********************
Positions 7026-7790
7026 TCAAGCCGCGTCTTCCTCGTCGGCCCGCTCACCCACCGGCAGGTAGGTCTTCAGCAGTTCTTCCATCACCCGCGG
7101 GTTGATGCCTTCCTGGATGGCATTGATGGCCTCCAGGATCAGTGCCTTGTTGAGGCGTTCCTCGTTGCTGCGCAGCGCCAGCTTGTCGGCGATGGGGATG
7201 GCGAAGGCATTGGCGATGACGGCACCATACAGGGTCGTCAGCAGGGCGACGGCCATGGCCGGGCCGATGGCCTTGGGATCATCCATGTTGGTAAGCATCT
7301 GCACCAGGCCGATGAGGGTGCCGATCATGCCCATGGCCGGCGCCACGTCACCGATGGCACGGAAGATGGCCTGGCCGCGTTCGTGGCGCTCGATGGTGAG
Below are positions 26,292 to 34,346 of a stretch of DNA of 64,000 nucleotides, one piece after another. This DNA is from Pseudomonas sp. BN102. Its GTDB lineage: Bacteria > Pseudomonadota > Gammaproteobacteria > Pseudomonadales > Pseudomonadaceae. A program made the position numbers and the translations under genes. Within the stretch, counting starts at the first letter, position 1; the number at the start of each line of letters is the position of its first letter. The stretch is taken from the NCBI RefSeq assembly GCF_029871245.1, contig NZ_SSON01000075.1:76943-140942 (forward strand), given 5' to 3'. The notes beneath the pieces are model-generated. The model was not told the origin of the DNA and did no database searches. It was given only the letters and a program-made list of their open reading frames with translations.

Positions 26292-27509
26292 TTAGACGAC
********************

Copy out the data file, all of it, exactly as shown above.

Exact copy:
Positions 7026-7790
7026 TCAAGCCGCGTCTTCCTCGTCGGCCCGCTCACCCACCGGCAGGTAGGTCTTCAGCAGTTCTTCCATCACCCGCGG
7101 GTTGATGCCTTCCTGGATGGCATTGATGGCCTCCAGGATCAGTGCCTTGTTGAGGCGTTCCTCGTTGCTGCGCAGCGCCAGCTTGTCGGCGATGGGGATG
7201 GCGAAGGCATTGGCGATGACGGCACCATACAGGGTCGTCAGCAGGGCGACGGCCATGGCCGGGCCGATGGCCTTGGGATCATCCATGTTGGTAAGCATCT
7301 GCACCAGGCCGATGAGGGTGCCGATCATGCCCATGGCCGGCGCCACGTCACCGATGGCACGGAAGATGGCCTGGCCGCGTTCGTGGCGCTCGATGGTGAG
Below are positions 26,292 to 34,346 of a stretch of DNA of 64,000 nucleotides, one piece after another. This DNA is from Pseudomonas sp. BN102. Its GTDB lineage: Bacteria > Pseudomonadota > Gammaproteobacteria > Pseudomonadales > Pseudomonadaceae. A program made the position numbers and the translations under genes. Within the stretch, counting starts at the first letter, position 1; the number at the start of each line of letters is the position of its first letter. The stretch is taken from the NCBI RefSeq assembly GCF_029871245.1, contig NZ_SSON01000075.1:76943-140942 (forward strand), given 5' to 3'. The notes beneath the pieces are model-generated. The model was not told the origin of the DNA and did no database searches. It was given only the letters and a program-made list of their open reading frames with translations.

Positions 26292-27509
26292 TTAGACGAC